Mirjam Guesgen

Freelance Science Writer

I am a freelance science writer currently based in Toronto, Canada, with a particular interest in animal welfare.

I love communicating complex, scientific ideas in an engaging, balanced, thought-out and informative way.

Cute will out

Why might we find the animal on the left repulsive, while thinking the animal on the right is 'oh so cute'? Why would we run away from something ugly, but run towards something fluffy?

 Photo on the left courtesy of Gary Meszaros/Photo Researchers. Source of right photo unknown.

Photo on the left courtesy of Gary Meszaros/Photo Researchers. Source of right photo unknown.

The conscious, or subconscious, perceptions and immediate reactions we have towards animals can be explained by evolutionary thinking. Generally speaking, we want to behave in a way that's going to get our genes passed on to the next generation. This is called being "adaptive". For example, you might want to avoid predators, make sure you find a healthy mate, and protect your genetic contribution (your offspring). These kinds of adaptive behaviours may be triggered by particular features of the stimulus. In other words, the way you act towards something depends on knowing what that something is.

With these ideas in mind, we tend to have an instinctive protective mechanism towards objects (yes, even including in-animate ones!) that have "baby-like" features or are really similar to us humans. Typically, things that are short and stout, have big eyes, a large head, and short limbs. We call this 'neoteny'. A prime example is looking at how Mickey Mouse's appearance has changed over time. We see him as more appealing now because he possesses these baby-like features. In addition, animals we class as "cute" often have these features too.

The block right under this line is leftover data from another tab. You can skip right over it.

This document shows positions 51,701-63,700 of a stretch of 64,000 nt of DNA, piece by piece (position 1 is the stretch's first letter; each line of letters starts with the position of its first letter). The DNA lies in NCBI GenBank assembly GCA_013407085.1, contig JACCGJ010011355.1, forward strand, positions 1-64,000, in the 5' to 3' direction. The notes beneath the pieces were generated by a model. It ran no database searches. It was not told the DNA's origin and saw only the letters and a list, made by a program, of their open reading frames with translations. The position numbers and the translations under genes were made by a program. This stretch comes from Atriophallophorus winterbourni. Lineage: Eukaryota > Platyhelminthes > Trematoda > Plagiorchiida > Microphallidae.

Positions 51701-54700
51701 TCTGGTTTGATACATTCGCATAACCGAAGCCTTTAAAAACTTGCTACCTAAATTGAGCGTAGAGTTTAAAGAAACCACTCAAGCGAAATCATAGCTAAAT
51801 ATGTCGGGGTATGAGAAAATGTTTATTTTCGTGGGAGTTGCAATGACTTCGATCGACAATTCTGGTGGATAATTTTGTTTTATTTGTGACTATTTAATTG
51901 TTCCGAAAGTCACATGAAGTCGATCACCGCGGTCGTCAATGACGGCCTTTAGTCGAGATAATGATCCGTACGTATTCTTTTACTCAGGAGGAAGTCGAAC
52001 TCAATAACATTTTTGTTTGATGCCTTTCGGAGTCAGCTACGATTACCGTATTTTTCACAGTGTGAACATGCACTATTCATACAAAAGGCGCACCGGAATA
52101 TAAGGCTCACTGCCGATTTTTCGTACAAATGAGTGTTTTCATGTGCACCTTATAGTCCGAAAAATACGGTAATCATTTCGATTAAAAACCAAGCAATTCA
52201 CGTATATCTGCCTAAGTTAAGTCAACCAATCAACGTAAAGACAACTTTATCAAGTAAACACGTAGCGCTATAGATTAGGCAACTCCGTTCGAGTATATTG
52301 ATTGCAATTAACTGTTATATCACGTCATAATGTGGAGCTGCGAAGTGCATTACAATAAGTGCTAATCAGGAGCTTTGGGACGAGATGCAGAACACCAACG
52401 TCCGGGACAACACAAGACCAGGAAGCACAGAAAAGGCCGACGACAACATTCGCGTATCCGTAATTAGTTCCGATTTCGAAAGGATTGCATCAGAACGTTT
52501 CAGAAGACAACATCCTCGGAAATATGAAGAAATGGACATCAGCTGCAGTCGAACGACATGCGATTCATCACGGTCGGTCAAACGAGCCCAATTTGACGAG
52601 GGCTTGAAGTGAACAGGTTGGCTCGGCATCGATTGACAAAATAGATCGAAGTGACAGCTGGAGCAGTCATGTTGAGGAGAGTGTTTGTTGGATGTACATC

The neoteny of Mickey Mouse.

The neoteny of Mickey Mouse.

What about the flip-side though? Why then, would we find certain animals ugly? Again, it comes back down to this evolutionary theory we talked about. Ugliness may represent features that are non-adaptive, for example bad genes that cause disease or deformities. This may explain why we find the star-nosed mole (above) grotesque. Similar features on a human would represent a genetic abnormality, which ultimately we would want to avoid. Finally, "ugliness" may arise from a very real fear of something dangerous. The claws of the mole, or the snake-like appearance of some lizards triggers feelings of fear or disgust which are designed to help you avoid run ins with animals that also have these features, but are much more dangerous.

It's important to point out, that "cute" and "ugly" are human constructs. Star-nosed moles would probably find each other very cute! Even so, our perception of animals is more important than we may think. Our perceptions, whether we are aware of them or not, can shape conservation and welfare efforts. Not all hope is lost though. Enthusiastic education, including the likes of Steve Irwin, can often shift our perceptions and, ultimately, our behaviour.